Retaining Management after the Merger
Title: The Big Exit: Executive Churn in the Wake of M&As (Subscription or fee required.)
In the first postmerger year, the authors found, more than 30 percent of executives left, but that percentage fell just 10 points the second year, and remained at a whopping 21 percent when 10 years’ worth of postmerger data was averaged; this rate of turnover is more than twice the rate at nonmerged firms. Companies that were acquired multiple times lost an even greater percentage of their executive team: nearly 50 percent the first year, and an average of 32 percent each year over a 10-year postmerger period.
This data suggests that leadership continuity should be a top priority for companies bent on mergers, and that without a clear-eyed focus on executive retention, businesses can expect instability in their top ranks over the long term. Since research has shown that revolving-door leadership can result in lower performance for several reasons, including project delays, difficulties in reestablishing trust with employees and shareholders, and loss of long-term institutional knowledge, making management retention a priority during a merger can help to optimize future prospects.
Bottom Line: If an acquired firm was purchased primarily for the brains of the people running it, watch out — unless there is a careful strategy in place to avoid churn, acquirers can expect more than one in five executives to depart each year for the ensuing decade.
The Dangers of Sleep-deprived Employees
Title: Sleep Deprivation and Decision-making Teams: Burning the Midnight Oil or Playing with Fire? (Subscription or fee required.)
It’s clear that sleep deprivation can lead to disastrous workplace mishaps, with some of the worst accidents on record, including the meltdowns at Three Mile Island and Chernobyl, occurring between 2 and 4 a.m., when the effects of sleep deprivation are most pronounced. But what happens to team dynamics and problem-solving capabilities when one or more members have failed to get enough rest?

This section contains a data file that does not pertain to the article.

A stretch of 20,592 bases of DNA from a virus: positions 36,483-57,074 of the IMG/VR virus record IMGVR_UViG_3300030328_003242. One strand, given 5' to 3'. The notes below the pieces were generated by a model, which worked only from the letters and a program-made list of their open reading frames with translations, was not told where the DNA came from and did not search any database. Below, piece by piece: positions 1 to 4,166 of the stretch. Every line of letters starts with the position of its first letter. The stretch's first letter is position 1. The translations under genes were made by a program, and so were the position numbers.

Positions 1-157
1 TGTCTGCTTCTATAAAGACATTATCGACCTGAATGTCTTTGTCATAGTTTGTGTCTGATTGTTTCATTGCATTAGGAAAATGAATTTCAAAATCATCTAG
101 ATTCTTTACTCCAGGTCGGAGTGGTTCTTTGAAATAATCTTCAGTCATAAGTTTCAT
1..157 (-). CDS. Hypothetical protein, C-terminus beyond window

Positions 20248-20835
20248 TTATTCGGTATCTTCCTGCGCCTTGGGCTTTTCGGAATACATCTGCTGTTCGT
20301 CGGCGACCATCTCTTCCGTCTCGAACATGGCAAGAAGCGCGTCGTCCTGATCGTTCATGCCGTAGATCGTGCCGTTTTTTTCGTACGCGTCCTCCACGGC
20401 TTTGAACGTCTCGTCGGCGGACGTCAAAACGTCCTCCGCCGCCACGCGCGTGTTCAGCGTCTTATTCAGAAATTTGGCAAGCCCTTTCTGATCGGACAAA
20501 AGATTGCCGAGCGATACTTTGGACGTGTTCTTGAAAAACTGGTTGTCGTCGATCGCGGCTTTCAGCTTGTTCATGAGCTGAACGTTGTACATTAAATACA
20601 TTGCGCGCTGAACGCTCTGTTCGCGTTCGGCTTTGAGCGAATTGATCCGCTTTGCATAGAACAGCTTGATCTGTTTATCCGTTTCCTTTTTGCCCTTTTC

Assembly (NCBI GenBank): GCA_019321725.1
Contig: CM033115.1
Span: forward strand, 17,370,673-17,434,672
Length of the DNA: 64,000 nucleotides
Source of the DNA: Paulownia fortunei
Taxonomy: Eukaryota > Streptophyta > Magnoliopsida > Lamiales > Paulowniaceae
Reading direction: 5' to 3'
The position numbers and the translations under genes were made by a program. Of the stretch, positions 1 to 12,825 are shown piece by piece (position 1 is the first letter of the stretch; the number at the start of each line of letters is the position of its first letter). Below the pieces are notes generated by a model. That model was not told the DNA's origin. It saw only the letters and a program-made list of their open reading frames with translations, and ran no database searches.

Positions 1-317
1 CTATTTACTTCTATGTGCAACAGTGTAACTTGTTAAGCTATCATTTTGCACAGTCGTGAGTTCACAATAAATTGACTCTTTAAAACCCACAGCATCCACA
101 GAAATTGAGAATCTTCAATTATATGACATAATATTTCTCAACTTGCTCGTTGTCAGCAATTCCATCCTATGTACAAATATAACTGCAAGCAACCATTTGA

That question served as the authors’ starting point for a study that deconstructed the effects of sleep deprivation on teams as varied as highly specialized surgical units and groups of accountants working on a company audit. Broadly speaking, the research showed that “burning the midnight oil,” often seen as a sign that employees are motivated and responsible, can lead to a significant decline in team performance and decision making.
The authors identify several forms of sleep deprivation, including the case of the industrious worker who spent 20 hours finishing a specific task and that of the leader who hadn’t slept more than six hours a night in several weeks. In teams with a high level of vertical differentiation — that is, teams in which members have very stratified levels of seniority and authority — a sleep-deprived team member or leader can drastically change the outcome of a specific task. The authors use a hypothetical scenario involving a team working on a product recall to highlight the difficulties sleep deprivation could pose to a highly specialized team. In their example, the crisis response team tasked with handling the product recall would likely consist of a lawyer, a public relations representative, an engineer, and a medical expert, among others. With such specialized skill sets, it’s unlikely the engineer could step in for the lawyer, or vice versa, if one were too sleep deprived to function. Conversely, when groups are horizontally differentiated, meaning they have similar skill sets and have access to the same information, as with a team of accountants, one worker can assume the responsibilities of another, and the effects of sleep deprivation on a single team member are not as pronounced.
Bottom Line: Sleep deprivation is a part of daily life, and a factor in the workplace. Companies should be diligent about watching for the signs of sleep deprivation and should organize teams so that a tired member does not destroy the entire team’s performance.